Pro-democracy protesters held a sit-in in the arrivals hall of Hong Kong's airport. City leaders have said they will not concede to protesters' demands.
Around a thousand demonstrators staged a peaceful protest at Hong Kong Airport on Friday, handing out leaflets and carrying signs emblazoned with slogans in multiple languages aiming to build international support for Hong Kong's pro-democracy movement.
Mass demonstrations have gripped Hong Kong over the past two months, with millions of people taking to the streets in protests sparked by a controversial extradition bill, but which have evolved into a larger movement against the city's leadership.
"We have made stickers, banners in over 16 languages, ranging from Japanese to Spanish," one demonstrator told Reuters news agency at the airport on Friday. "We want to spread our message internationally. We are not rioters. We are a group of Hong Kong people fighting for human rights and freedom."
Many of this summer's protests have descended into clashes with police.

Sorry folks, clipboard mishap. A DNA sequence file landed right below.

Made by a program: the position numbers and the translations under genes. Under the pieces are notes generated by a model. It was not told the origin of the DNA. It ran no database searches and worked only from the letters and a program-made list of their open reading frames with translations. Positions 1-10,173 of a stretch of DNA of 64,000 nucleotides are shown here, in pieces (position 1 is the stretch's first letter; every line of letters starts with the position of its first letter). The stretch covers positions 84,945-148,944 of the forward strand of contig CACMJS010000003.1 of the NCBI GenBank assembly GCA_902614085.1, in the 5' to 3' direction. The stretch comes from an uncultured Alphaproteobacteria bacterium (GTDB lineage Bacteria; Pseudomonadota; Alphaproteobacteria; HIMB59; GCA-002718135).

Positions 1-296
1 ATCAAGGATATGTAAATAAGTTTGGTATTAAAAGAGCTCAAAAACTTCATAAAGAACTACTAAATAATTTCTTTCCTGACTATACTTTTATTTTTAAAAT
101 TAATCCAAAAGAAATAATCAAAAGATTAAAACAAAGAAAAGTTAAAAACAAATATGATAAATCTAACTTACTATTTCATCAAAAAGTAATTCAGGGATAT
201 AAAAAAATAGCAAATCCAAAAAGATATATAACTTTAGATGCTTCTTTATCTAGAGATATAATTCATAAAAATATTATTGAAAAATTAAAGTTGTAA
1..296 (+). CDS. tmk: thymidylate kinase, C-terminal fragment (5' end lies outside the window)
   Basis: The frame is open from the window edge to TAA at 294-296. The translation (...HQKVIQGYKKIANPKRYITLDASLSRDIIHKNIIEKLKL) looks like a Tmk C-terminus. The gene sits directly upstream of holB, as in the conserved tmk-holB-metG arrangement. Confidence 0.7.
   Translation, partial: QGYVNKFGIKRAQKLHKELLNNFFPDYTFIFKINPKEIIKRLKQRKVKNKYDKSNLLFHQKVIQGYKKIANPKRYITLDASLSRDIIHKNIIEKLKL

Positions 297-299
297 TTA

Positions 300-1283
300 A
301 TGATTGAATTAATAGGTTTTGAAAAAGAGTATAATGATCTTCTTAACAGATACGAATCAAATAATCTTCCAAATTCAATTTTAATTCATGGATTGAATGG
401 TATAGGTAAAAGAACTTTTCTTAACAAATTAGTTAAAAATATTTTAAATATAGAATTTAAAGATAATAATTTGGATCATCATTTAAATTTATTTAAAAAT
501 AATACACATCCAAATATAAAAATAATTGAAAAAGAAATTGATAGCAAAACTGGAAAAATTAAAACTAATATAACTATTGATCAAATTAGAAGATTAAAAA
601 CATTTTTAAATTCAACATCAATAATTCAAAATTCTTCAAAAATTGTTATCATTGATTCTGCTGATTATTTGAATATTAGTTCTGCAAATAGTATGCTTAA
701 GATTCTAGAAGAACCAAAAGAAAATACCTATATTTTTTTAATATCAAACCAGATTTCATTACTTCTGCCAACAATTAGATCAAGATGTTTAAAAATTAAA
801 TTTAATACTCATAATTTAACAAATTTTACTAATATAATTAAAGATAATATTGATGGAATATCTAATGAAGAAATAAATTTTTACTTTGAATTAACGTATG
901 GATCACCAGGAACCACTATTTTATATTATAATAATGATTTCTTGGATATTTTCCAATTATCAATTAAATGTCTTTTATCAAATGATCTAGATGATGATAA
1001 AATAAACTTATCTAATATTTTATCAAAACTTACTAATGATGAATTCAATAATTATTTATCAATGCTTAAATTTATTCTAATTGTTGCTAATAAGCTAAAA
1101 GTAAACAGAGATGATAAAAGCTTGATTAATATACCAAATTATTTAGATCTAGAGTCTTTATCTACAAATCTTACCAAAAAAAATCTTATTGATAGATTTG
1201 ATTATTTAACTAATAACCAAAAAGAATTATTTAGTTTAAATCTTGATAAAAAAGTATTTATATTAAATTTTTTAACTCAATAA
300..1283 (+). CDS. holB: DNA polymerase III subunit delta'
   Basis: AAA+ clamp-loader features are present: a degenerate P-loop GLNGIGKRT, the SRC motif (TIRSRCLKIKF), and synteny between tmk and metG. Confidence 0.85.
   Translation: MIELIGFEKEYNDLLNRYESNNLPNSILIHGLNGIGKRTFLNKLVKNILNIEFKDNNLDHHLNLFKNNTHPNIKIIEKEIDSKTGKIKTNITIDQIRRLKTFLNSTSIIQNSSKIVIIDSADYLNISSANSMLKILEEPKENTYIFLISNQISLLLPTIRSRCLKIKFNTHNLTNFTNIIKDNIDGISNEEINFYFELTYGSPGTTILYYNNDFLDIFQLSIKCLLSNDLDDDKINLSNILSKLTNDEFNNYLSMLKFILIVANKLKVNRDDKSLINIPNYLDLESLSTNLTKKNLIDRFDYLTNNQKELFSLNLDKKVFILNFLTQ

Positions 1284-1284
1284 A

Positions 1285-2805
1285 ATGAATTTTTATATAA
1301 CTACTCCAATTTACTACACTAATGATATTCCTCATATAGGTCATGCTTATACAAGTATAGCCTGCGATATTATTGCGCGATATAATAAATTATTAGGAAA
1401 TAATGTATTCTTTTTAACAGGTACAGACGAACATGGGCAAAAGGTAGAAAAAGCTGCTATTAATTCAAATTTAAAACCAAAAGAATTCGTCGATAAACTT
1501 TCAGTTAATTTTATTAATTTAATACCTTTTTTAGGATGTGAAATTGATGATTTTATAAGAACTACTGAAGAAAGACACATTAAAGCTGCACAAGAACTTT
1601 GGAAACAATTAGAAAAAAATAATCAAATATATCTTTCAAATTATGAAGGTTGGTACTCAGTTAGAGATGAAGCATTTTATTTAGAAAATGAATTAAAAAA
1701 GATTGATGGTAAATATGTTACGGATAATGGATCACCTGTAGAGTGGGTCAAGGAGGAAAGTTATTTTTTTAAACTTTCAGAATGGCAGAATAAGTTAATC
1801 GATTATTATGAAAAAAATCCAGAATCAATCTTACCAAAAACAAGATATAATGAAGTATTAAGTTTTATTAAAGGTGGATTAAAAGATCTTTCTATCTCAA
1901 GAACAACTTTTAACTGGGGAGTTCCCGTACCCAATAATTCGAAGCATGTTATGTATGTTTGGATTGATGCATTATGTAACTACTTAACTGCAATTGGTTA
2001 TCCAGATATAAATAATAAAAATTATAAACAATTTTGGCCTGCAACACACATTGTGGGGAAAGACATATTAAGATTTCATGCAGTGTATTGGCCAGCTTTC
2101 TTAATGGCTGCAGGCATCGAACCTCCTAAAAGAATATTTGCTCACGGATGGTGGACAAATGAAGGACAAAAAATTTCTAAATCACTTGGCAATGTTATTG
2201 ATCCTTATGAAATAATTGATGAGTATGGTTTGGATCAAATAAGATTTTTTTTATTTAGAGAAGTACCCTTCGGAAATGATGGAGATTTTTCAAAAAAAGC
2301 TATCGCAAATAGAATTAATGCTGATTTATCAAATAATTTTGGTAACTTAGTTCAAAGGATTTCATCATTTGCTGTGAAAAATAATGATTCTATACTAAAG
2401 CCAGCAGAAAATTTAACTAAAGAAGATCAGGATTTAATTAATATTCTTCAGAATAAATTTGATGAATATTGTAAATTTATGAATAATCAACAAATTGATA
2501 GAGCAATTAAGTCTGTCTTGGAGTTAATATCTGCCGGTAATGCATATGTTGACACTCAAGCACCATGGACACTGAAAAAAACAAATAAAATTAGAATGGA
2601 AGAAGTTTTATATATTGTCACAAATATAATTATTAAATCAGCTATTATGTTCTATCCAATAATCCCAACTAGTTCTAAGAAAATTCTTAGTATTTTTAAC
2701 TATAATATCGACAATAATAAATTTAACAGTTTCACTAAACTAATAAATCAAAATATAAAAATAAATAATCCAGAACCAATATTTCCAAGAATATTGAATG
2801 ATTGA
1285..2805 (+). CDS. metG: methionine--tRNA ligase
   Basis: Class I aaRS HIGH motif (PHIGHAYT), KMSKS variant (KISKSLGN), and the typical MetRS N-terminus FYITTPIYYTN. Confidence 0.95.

'No concessions' to protesters
More demonstrations are planned across Hong Kong this weekend, amid fears of continued violent confrontations between police, demonstrators and counterdemonstrators.
On Friday, Hong Kong Chief Executive Carrie Lam told reporters that the city's executive would not bow to protesters' demands, and that her priority was to prevent violence.
"As far as a political solution is concerned, I don't think we should make concessions in order to silence the violent protesters," said Lam. "At this moment what is right for Hong Kong... is to stop the violence, and to say no to the chaotic situation that Hong Kong has experienced in the last few weeks, so that we can move on."
The demands include full withdrawal of the extradition bill, the creation of an independent committee to investigate alleged police brutality during the mass protests over the past two months, and direct election of the city's leadership, which is controlled by Beijing.
Economic impact of protests
Lam also warned of economic consequences for the Asian financial hub on Friday, saying two months of nearly constant demonstrations were starting to have an effect. She said that business leaders were expressing concerns of long-term impacts in discussion with city authorities.
"This is not a cyclical downturn," said Lam. "The downturn is coming very quickly. Some people have described it as coming like a tsunami ... the economic recovery will take a long time."
Hong Kong's tourism bureau has also reported the number of tourists to Hong Kong has dropped in recent weeks; more than 20 countries have issued travel advisories.
wmr/msh (dpa, AP, Reuters, AFP)